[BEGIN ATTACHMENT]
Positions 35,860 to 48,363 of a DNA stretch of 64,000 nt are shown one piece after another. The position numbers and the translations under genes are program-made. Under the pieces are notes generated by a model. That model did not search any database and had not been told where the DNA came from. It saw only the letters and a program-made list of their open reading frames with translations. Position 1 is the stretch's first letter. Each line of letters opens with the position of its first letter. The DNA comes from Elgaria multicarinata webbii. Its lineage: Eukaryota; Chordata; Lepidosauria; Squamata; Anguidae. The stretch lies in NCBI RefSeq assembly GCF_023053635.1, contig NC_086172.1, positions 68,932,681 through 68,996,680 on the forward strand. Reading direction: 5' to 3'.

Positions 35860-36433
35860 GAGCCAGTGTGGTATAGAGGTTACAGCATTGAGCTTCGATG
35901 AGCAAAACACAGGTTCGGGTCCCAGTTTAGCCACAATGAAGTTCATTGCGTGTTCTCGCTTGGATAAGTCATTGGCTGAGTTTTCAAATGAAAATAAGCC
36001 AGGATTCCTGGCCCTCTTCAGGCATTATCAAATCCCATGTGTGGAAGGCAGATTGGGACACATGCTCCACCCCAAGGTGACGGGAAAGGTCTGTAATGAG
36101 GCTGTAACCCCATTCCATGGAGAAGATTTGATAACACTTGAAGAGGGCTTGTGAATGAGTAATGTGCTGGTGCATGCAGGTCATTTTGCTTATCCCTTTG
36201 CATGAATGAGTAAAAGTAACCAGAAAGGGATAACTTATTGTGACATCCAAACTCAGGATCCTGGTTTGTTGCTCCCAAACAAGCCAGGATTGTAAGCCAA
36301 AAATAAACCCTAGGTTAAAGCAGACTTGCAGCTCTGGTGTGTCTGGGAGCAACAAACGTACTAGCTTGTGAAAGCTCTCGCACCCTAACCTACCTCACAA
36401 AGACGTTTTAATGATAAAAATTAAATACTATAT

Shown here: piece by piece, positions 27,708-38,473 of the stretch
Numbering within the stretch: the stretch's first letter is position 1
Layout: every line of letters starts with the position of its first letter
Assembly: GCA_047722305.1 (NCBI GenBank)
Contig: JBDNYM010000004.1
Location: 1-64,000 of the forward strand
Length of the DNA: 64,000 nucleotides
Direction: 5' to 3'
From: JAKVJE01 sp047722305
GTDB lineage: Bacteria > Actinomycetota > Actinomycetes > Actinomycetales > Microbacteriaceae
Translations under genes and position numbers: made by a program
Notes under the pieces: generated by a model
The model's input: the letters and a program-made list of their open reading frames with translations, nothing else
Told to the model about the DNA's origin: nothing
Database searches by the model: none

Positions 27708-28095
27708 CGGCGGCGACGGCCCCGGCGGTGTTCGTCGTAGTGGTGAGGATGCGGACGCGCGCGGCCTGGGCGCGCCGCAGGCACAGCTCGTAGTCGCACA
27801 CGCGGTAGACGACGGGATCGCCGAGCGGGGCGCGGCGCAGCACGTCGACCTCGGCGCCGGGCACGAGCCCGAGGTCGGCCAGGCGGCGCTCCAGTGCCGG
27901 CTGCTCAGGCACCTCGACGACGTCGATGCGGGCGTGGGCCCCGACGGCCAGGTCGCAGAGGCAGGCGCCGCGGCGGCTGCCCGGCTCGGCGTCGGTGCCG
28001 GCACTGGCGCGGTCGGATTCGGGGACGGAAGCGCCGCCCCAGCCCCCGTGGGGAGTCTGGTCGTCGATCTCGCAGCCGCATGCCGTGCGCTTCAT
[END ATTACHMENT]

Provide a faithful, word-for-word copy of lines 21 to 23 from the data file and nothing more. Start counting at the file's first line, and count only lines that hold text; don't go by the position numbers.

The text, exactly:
Notes under the pieces: generated by a model
The model's input: the letters and a program-made list of their open reading frames with translations, nothing else
Told to the model about the DNA's origin: nothing